Viggo Mortensen inherited last-minute Rings throne
© New Line Productions Inc.
Viggo Mortensen was never supposed to be the man who would be king.
When director Peter Jackson started filming The Lord of the Rings trilogy in October 1999, he had another actor cast as the warrior Aragorn, a reluctant hero whose courage and royal bloodline help defeat the ancient evil of Sauron.
That was Stuart Townsend, a then 26-year-old Irish actor who later appeared in The Queen of the Damned and last summer's The League of Extraordinary Gentlemen.
But once work began on The Lord of the Rings, Jackson said it became clear that Townsend was too youthful to convey the sense of wisdom and world-weariness needed for Aragorn.
So he dropped him - with a cast and crew of thousands assembled in New Zealand and a budget of $270 million on the line.
"We had to make a very hard decision very quickly, without having anyone else cast," Jackson said.
Days passed with tensions rising as Jackson and crew busied themselves filming Hobbit sequences that didn't require Aragorn. But the three films, The Fellowship of the Ring, The Two Towers and The Return of the King, were being shot simultaneously - and they needed a king to return, fast.
The rugged, soft-spoken Mortensen, then 41, agreed to take the role.
"The best thing I can say about it is I didn't have any time to get nervous. I just had to do it," he says more than four years later, sipping tea beside a massive, shady tree in Los Angeles.
"In retrospect, that was probably a good thing. The downside is I was worried for quite a while about letting others down. I didn't want to be the guy who, when you saw the movie, you said: 'Good movie ... but THAT guy ..." He rolled his eyes.
Jackson said Mortensen's involvement was "fate dealing us a very good card."
"He's an actor with huge integrity and professional responsibility, and once he's committed to a movie he's there for you morning, noon and night," the director said. "It doesn't matter what time of the day it is. It doesn't matter how long you've been working."
That work ethic helped the newcomer quickly earn the respect of his fellow castmates.
In the public mind, however, he was still somewhat obscure.
Mortensen's first role was as an Amish farmer in the 1985 Harrison Ford thriller Witness, and he had notable roles as hunks opposite Demi Moore in 1997's G.I. Jane and with Julianne Moore in the 1998 Psycho remake.
He also earned a living with roles in B-movies such as Leatherface: Texas Chainsaw Massacre III and The Prophecy, in which he played a handsome, moody Devil.
After the success of the first two instalments of The Lord of the Rings, he's ambivalent about his newfound fame. He credits it with helping him land another lead role, as a horseman in the upcoming Disney adventure Hidalgo, but his heartthrob status seems like a distraction to him.
"It doesn't help me do a better job and doesn't have much to do with my personal life or work life, so I'm a little bit removed," he said. "Sometimes it seems a bit strange, but all in all it's flattering and certainly nicer than hearing that everybody hates you."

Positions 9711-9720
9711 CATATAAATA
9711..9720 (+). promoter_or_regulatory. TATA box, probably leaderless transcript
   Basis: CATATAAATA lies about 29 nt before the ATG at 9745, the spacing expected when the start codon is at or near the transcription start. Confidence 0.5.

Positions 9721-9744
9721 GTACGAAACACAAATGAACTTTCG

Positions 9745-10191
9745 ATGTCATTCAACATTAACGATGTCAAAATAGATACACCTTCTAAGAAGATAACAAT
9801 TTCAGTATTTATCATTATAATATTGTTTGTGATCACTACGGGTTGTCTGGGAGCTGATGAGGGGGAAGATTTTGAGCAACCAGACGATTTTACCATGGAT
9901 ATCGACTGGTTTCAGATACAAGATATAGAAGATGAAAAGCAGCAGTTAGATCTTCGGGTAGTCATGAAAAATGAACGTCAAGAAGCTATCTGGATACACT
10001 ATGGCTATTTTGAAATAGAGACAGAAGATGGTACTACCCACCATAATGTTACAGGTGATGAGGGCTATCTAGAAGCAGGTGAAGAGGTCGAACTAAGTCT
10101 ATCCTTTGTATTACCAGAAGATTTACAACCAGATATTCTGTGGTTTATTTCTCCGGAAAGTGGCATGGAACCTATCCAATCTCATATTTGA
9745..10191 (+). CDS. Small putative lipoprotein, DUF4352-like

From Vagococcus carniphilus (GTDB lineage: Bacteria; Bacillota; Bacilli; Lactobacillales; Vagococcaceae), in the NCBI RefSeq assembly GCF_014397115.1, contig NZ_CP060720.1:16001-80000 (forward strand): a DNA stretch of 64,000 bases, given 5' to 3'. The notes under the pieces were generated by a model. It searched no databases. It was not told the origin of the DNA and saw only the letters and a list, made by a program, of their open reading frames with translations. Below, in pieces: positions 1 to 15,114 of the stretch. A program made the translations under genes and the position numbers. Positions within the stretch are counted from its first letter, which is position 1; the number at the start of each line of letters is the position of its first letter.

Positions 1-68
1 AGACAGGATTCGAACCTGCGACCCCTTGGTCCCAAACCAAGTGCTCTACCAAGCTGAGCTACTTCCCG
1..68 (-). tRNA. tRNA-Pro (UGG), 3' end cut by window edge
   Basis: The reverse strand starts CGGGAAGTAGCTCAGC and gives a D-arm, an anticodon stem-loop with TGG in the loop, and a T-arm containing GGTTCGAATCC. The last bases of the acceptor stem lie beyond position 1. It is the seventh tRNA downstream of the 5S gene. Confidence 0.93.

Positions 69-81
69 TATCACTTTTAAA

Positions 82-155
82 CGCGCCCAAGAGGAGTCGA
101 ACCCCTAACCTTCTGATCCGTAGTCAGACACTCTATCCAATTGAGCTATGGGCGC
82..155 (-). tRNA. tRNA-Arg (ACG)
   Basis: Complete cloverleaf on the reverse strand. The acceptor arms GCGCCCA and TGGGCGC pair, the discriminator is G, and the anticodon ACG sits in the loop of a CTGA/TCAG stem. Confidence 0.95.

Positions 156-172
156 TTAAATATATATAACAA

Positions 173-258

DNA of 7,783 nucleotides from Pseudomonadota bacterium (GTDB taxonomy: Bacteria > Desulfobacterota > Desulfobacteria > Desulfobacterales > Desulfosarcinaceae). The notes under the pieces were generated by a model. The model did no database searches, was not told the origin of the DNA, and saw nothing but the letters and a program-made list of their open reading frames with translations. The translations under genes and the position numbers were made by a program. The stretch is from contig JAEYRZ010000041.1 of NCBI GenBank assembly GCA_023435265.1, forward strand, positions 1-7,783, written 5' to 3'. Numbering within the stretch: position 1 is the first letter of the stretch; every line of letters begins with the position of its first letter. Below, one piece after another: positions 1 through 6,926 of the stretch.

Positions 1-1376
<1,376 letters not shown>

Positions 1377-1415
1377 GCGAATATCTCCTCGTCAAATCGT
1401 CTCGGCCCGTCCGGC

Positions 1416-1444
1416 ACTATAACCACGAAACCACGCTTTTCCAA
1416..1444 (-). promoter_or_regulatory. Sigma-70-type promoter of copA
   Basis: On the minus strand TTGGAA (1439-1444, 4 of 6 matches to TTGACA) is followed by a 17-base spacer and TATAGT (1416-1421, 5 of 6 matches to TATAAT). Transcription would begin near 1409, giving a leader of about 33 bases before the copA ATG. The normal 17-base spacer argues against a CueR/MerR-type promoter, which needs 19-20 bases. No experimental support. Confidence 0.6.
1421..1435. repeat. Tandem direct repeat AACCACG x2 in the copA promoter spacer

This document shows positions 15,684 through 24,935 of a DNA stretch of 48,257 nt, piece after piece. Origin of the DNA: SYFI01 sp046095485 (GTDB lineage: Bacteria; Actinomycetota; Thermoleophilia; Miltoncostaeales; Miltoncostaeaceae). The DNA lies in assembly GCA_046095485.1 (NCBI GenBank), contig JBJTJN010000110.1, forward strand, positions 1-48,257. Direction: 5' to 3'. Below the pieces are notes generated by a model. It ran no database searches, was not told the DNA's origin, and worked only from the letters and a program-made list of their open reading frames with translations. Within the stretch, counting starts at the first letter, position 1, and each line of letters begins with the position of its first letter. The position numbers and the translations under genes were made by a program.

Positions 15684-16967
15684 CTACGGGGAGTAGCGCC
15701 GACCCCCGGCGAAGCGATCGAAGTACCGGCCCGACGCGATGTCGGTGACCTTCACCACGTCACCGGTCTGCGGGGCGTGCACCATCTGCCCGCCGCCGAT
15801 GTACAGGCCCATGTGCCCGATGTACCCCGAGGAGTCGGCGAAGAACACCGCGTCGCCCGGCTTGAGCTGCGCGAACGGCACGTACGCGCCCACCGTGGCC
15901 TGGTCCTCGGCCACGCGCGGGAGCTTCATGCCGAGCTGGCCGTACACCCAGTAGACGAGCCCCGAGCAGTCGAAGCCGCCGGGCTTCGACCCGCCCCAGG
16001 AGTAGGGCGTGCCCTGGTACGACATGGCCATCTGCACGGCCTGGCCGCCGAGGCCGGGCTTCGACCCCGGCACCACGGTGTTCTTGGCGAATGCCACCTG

And it's certanly nice that his star status has attracted attention to his other endeavors as a poet, photographer, painter and publisher.
It has even carried over to other artists at his publishing company, Perceval Press. "I'm using that strange phenomenon of public attention to accomplish good things," he said.
A frequent critic of the Bush administration, Mortensen said part of what appealed to him about The Lord of the Rings was its positive message about integrity in leadership.
"Everyone thinks (Aragorn) is the man for the job, because he has humility, a concern with the consequences of his actions and words on others and an interest in finding common ground with other people. All are qualities which I wish there were more of in real life in our modern-day leaders. There's an unfortunate lack of humility and overabundance of arrogance."
He's not sure whether that message is apparent to most audiences. "I think you get what you want out of the story."
As he speaks, Mortensen's expression can best be described as fierce mellowness, as if he is focusing very hard to stay relaxed.
His Rings colleagues say below that restrained exterior is a surprising amount of confidence, energy and intensity. While others slacked, he remained aggressive.
"I'd say he was very much a leader," said Liv Tyler, who plays Elf Princess Arwen.
"He was so dedicated to getting into character that he went everywhere with his character's sword," she said, adding: "He kept his sword in his car and drove around with the sword all the time."
Arwen shares a war-torn romance with the human Aragorn, and since they had few scenes together she said he was always trying to add extra depth to their exchanges.
"For our love scenes, he would come to me the night before and say he wanted to change all the lines to the Elvish language. He was trying to make that connection stronger, and I thought it was beautiful that they'd speak Elvish to each other because it adds a layer to their history that you wouldn't otherwise see."
In Mortensen's real-life love life, he once was married to Exene Cervenka, a singer with the rockabilly-punk band X; they divorced in 1997.
Their son, Henry, now 15, was the one who urged Mortensen to take the role of Aragorn.
Part of Henry's reward was joining the cast. He has played a villainous orc, a heroic Gondorian and a young soldier of Rohan in some of the battle sequences.
Asked if his teenage son is impressed to have Aragorn for a dad, the actor wrinkles his face.
"Ehhh ... he has a healthy amount of disrespect for me and every other adult," he said. "That comes with being that age. If it was otherwise I would think there is something wrong with him."